Is Cuba set for major changes in 2011?
Mirkeyis Calvo used to work in a state-run restaurant. Now she has converted the front room of her suburban Havana home house into "Miky's Cafe".
It is a lunch-time trade. She sells coffee, milk-shakes and sandwiches to people whose heavily subsidised work canteens were closed as part of the government's new cost-cutting measures.
President Raul Castro has announced that 500,000 under-employed state workers will lose their jobs in the coming months.
To help take up the slack, the authorities are in the process of granting 250,000 licences for Cubans to become self-employed or set up small businesses.
Mrs Calvo was one of the first wave of applicants to get permission. But she is heavily taxed and smothered in red tape.
Whether she is still in business by the end of 2011 could be one of the indicators of just how serious the Cuban authorities are about encouraging and developing this fledgling private sector.
The sixth Cuban Communist Party Congress, the first to be held in 14 years, will take place in late April to discuss and ratify what will be the first major overhaul of the island's Soviet-style economic model since the 1960s.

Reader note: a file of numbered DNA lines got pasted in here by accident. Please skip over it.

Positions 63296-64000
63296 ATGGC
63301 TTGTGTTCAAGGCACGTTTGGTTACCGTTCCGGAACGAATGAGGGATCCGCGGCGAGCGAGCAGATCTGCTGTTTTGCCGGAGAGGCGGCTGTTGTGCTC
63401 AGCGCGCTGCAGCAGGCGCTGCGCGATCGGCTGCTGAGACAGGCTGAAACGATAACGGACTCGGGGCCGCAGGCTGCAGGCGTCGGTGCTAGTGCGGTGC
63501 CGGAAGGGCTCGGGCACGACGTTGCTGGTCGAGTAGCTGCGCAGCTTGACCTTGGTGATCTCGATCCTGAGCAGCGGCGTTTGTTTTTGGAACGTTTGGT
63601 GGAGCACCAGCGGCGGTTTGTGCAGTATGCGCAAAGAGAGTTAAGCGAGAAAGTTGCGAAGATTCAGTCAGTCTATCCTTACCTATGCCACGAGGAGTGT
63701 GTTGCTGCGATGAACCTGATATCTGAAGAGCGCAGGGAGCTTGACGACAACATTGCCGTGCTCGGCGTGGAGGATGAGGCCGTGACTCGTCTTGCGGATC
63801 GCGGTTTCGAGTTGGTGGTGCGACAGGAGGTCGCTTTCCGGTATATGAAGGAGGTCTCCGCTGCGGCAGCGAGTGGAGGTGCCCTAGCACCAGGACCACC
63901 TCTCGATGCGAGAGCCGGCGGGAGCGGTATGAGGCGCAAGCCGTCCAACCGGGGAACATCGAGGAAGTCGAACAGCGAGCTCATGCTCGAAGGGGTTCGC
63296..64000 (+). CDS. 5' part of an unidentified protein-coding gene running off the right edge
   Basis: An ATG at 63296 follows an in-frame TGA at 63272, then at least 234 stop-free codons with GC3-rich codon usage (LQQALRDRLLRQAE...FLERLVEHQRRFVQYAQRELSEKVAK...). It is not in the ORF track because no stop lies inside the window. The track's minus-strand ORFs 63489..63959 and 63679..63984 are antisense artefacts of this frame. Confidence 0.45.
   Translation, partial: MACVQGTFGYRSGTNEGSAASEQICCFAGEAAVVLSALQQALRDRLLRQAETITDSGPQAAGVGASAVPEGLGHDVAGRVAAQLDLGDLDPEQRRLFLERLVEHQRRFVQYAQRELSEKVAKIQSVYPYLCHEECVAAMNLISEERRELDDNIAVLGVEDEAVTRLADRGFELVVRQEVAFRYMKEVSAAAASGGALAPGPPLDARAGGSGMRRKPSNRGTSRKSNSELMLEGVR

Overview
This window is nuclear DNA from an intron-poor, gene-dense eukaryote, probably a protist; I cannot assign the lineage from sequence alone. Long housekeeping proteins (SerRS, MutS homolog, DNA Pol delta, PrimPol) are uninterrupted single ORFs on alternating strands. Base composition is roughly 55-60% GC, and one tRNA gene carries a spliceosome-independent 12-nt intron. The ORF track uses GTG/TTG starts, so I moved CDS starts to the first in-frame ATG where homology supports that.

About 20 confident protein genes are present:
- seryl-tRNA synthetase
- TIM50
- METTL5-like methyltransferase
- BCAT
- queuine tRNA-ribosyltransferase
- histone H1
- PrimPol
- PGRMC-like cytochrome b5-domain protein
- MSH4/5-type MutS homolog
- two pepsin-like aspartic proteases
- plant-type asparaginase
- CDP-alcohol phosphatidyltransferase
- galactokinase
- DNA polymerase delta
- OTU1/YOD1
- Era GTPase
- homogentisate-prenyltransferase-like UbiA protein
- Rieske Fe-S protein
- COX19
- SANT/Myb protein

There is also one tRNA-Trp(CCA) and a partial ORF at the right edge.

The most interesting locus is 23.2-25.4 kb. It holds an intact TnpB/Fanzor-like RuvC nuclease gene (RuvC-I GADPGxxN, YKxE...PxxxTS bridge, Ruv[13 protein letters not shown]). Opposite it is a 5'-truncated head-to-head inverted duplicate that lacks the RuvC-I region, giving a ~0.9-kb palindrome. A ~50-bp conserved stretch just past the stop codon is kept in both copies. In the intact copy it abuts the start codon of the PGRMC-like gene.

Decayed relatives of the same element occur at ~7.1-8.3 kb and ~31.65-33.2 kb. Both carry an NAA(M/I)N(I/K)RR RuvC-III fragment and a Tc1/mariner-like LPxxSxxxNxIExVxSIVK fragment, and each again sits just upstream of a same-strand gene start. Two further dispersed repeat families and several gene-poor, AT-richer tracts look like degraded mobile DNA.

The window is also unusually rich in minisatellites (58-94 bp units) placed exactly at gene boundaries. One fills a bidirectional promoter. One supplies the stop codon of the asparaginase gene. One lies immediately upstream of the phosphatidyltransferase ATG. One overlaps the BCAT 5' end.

The modest changes announced to date are a long way short of China's free market reforms. Cuba is not about to revert to capitalism but a new class of entrepreneurs and small businessmen will start to emerge.
The long-term political implications of this growing sector are hard to judge but the coming year could also see a degree of social upheaval as redundancies bite and subsidies shrink.
There are no signs of any moves towards political reform or loosening of the one party state.
Fidel Castro, who is 84, may have given up the presidency but he remains head of the Communist Party. In July he started re-appearing in public after four years out of the limelight, recuperating from major surgery.
His 79-year-old brother, Raul, has acknowledged that the next Party Congress is likely to be the last one where the generation that led the Cuban revolution half a century ago remains in charge.
President Castro has announced that a separate Party Convention will be held later in the year where the leadership question is expected to be discussed.
The two politicians long considered as potential future leaders, former Foreign Minister Felipe Perez Roque and a Vice President, Carlos Lage, were both sacked in 2009.
President Castro has pushed through a series of cabinet changes, promoting many military figures into senior posts. At the moment, though, there are no clear cut younger front runners to take over.
The fate of 11 prisoners of conscience who are refusing to go into exile as a condition of their release is likely to dominate the debate over human rights in Cuba in the immediate future.
The first half of 2010 was an international public relations disaster for Cuba. A dissident hunger striker died in jail, so re-focussing world attention on the plight of political prisoners.
Then the prolonged hunger strike of another opposition figure, Guillermo Farinas, ensured that Cuba's human rights record remained in the spotlight.